Columbia Police Review Board hears first complaint
The complaint was filed by a California marijuana activist in response to the February CPD SWAT raid.
Jul. 15, 2010
Columbia officials and residents again discussed the controversial February SWAT raid Wednesday night as the Citizens Police Review Board met about its first received appeal.
Ed Rosenthal, a California state resident and marijuana activist, submitted the appeal in June after watching a YouTube video of the February raid at 1501 Kinloch Court in Columbia. During the raid, officers stormed the home in search of drugs and shot and killed a pit bull. The officers recovered what Columbia Police Department spokeswoman Jessie Haden called a “small amount” of marijuana.
Board members spent much of Wednesday's meeting debating the intent of the city ordinance establishing the board and whether members should hear the appeal because Rosenthal is not a Columbia resident.
“None of us expected a complaint from California, and the ordinance is pretty wide open,” Chairwoman Ellen Locurto-Martinez said.
City Counselor Fred Boeckmann, who is a member of the review board, told members that the ordinance does not prohibit out-of-state appeals. He said the board can form a subcommittee to suggest changes to the ordinance, but still has to review Rosenthal's complaint.
“Nowhere in (the ordinance) is there a limitation on who can complain,” Boeckmann said. “You should make recommendations to the City Council to change the ordinance or form a subcommittee to do so, but under the ordinance you have a duty to hear the appeal.”
Board member Susan Smith motioned to create the subcommittee, saying the SWAT raid was an issue that should only concern Columbia citizens.
“We did not want this issue open to the world, just to Columbia citizens,” Smith said.
Board members eventually discussed the appeal and questioned CPD Chief Ken Burton about his investigation and report on the raid. Board member Steve Weinberg asked about the reasoning behind shots being fired at the dogs in the house.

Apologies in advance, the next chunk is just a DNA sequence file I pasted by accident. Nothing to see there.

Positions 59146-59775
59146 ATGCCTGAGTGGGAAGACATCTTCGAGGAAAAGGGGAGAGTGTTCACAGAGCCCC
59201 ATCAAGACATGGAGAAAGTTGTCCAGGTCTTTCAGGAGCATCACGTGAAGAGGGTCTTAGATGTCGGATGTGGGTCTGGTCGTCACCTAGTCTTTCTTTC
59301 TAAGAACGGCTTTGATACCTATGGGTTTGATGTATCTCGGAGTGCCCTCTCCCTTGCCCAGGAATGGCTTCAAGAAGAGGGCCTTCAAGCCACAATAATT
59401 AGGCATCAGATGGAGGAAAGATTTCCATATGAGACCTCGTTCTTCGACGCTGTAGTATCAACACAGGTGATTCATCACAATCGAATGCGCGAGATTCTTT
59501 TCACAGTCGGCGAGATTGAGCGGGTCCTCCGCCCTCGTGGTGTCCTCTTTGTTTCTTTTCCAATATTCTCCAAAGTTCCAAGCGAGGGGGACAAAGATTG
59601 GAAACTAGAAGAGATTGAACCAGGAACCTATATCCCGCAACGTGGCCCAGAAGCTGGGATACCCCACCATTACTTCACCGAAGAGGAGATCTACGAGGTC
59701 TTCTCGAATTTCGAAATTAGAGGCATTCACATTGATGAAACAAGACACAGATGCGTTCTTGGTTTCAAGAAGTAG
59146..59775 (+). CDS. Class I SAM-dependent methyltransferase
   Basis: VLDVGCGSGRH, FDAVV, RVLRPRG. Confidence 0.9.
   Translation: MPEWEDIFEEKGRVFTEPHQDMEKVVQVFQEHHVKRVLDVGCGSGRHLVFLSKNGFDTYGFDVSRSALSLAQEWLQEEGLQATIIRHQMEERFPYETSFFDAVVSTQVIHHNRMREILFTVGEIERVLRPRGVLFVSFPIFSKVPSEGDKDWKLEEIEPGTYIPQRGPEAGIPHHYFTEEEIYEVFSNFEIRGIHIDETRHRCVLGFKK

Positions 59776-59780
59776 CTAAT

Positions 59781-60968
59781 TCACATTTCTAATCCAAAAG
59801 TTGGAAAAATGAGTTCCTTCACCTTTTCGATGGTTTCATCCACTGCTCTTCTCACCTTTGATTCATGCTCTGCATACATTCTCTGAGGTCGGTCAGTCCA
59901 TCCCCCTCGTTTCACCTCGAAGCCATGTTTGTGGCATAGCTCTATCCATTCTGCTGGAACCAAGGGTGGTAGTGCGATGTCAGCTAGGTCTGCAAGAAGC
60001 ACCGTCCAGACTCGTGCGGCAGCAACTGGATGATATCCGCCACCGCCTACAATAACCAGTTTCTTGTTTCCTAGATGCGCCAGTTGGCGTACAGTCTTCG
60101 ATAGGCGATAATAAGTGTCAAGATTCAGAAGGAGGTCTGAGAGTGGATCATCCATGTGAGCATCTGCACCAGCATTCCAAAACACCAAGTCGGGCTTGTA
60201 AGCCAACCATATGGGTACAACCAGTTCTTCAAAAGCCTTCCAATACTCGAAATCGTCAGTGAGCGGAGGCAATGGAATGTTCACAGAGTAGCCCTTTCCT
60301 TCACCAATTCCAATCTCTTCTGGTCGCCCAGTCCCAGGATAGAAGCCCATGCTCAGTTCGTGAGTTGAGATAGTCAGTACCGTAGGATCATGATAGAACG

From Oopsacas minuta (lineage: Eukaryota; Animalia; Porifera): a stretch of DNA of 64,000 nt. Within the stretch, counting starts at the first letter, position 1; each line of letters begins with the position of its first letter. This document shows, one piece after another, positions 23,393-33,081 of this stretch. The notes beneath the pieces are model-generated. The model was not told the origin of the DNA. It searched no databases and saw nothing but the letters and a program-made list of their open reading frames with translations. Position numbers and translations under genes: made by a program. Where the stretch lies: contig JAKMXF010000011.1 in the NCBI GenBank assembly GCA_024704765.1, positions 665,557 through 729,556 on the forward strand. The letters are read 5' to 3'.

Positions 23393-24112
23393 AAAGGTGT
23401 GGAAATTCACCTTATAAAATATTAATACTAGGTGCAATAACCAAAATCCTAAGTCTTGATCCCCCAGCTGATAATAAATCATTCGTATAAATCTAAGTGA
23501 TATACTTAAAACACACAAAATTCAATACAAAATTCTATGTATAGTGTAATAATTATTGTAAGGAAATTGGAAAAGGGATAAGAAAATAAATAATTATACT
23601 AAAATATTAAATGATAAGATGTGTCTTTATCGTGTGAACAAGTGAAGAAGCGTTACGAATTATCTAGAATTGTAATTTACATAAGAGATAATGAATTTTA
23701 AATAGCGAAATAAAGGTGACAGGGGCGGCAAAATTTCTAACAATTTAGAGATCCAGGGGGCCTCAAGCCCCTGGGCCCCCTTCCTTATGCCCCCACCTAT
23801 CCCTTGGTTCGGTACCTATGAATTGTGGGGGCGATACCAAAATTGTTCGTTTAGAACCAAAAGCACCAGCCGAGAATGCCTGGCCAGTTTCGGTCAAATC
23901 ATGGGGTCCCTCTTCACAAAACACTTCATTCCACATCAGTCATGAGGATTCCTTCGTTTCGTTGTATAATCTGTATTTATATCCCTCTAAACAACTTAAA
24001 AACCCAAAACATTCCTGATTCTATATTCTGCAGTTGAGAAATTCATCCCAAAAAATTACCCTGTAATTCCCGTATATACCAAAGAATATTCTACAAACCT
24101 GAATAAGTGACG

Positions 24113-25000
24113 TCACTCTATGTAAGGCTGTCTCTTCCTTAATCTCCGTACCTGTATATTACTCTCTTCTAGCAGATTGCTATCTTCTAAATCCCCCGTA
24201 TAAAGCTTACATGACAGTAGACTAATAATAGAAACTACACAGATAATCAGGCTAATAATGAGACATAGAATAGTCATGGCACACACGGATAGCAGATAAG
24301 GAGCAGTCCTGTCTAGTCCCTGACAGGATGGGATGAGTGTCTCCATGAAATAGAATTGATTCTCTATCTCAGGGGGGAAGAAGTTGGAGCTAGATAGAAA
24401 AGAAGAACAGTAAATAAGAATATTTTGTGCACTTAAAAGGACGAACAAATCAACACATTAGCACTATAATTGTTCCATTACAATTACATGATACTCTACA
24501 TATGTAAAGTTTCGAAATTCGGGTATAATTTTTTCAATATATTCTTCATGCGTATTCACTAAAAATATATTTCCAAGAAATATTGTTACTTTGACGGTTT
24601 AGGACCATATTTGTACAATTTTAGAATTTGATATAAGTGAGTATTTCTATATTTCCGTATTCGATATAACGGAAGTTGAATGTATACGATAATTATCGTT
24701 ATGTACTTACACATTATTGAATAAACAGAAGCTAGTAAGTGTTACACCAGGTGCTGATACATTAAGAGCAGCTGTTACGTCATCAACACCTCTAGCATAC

Burton said officers had not done enough surveillance on the house before the raid and felt threatened when surprised by the dogs.
“We had no intelligence, due to our own admission, not doing the surveillance and we should have known prior to the raid about the dogs being aggressive,” Burton said. “The officers were simply responding to the threat that they perceived and each one of those four officers, when they fired, felt threatened.”
Another board member, Stephen Alexander, asked Burton why shots were fired while a child was present in the house. Burton again cited a lack of knowledge about the house due to surveillance issues. Burton also said that policy changes have been placed to prevent the same situation from happening again.
“I think the surveillance issue would have solved a lot of problems here, in the way we are looking at warrants today versus what we were doing before,” Burton said. “We have discussed at length, as a staff, what the expectations are and what all the things are that have to be considered, and those things were not being vetted well before, but they are being done now.”
As the meeting continued, Burton commented on his review of police policies as well as the changes he has implemented to these procedures. Burton’s changes center around the use of force by officers and the procedures taken to document these uses, which include widening the definition of a use of force as well as introducing a form where an officer can explain the reasoning behind a use of force.
The board decided to table the discussion and continue discussion at its Aug. 4 meeting. In another action that might come before the review board, a group of Columbia residents is organizing a Police Accountability Protest on Sunday.
According to the event’s Facebook page, the protest is a response to Burton’s decision to not fire a police officer who commented on a Columbia Daily Tribune article about the SWAT raid. In his comments, the officer disclosed private information about a citizen's sealed juvenile criminal record.